The Sounds in Us

Over the years, reading aloud for me has become more than just a habit. It has become a need, and growing into a necessity. What lies at the core of this experience, however, is not the movement of the tongue. It is sound that needs to be heard, the actual utterance of whatever is seen in the form of words on paper.A head with an ear for music with musical notes

Certainly, I do not always produce the sound to reach my ears while reading. I do like quite reading at times. But even then, I can feel some inner tongue speaking and some inner ears listening. The sound is still there, inseparably attached to the sight of words on paper. Reflecting on this experience brings about some interesting explanations.

For example, the fact that language is essentially spoken can account for the inevitable presence of sound with language. Any form of writing, after all, is language and hence must be spoken, manifestly or somewhere deep inside. Some philosophical works see humans as essentially a “listening being”. According to their classification of a child’s developmental course, the infant has inherent hearing—in the first developmental phase, the infant is all ears, to say. The infant is highly receptive to sound.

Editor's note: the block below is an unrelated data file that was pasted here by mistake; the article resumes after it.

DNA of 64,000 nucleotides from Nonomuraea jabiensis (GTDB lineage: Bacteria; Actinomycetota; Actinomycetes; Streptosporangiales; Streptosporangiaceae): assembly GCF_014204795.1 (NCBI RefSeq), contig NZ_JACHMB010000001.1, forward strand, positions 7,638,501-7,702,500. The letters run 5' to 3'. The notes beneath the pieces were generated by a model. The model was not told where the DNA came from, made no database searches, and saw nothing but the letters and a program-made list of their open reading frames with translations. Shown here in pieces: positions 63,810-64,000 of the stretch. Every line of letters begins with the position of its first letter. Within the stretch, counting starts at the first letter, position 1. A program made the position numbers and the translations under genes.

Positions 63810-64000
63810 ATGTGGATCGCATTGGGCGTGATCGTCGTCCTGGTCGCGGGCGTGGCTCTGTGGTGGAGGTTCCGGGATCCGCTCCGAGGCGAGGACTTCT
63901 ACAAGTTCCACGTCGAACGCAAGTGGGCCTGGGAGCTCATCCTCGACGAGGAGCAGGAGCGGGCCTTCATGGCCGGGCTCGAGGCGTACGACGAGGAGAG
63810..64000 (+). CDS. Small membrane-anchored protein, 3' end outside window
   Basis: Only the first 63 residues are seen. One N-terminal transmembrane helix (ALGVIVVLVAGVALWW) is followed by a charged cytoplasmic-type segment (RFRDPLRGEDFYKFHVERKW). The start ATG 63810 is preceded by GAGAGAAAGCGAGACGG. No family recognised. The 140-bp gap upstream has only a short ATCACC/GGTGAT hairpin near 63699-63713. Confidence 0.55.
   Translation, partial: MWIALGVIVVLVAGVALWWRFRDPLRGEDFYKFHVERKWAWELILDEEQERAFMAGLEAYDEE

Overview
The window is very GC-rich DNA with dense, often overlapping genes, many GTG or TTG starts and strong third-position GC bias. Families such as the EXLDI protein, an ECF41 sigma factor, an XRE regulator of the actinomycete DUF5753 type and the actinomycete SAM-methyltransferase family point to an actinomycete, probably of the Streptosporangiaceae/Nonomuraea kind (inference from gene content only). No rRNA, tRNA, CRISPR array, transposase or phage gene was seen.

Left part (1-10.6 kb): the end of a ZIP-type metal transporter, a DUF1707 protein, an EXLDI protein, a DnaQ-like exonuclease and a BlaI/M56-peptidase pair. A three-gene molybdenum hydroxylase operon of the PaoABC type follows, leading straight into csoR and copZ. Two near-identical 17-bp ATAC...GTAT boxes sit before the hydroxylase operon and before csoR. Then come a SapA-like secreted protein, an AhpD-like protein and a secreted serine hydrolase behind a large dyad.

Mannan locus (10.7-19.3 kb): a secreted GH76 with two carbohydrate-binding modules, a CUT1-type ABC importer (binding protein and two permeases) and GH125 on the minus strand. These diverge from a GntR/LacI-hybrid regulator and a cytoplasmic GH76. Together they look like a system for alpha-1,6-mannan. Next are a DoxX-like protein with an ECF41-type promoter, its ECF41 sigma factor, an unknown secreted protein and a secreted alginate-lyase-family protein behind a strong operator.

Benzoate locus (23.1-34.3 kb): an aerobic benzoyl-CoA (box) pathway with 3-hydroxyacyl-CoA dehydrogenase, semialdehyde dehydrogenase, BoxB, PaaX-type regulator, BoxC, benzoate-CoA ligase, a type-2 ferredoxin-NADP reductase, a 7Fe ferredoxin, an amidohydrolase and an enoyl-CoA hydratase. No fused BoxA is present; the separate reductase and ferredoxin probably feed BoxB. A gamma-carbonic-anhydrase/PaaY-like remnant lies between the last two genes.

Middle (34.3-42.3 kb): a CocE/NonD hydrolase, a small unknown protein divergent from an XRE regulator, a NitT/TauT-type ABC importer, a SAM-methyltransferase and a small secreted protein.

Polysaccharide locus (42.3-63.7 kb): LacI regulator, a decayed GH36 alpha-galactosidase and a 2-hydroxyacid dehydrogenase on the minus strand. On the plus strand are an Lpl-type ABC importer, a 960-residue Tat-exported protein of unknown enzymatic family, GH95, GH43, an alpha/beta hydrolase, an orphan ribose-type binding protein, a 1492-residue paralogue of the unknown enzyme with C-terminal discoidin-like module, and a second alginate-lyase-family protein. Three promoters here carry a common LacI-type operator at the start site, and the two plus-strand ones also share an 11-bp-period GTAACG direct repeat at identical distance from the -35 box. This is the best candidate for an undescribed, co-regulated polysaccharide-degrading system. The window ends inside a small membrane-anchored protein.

But with time and the child’s growth, this receptivity decreases as the faculty of sight takes the lead and other senses come into play. The mold of the listening self however remains and can be made functional via practice. Reading aloud seems one such practice that fulfills the inherent need to listen.

The question that results naturally from this consideration takes from as: is reading or using any form of language possible without sound?

My answer to this is in negative. Sound, even a silent one, is always there, serving our listening self. That is why those who are unable to hear at birth (born deaf) also fail to speak. What their reading experience is like is something I know little about. It does, however make me feel something a listening self can relate to: they too have a listening self, one significantly different and tuned very unlike ours.

It needs to be discovered what sounds they hear, though I feel there are serious limitations on our means of carrying out such an inquiry

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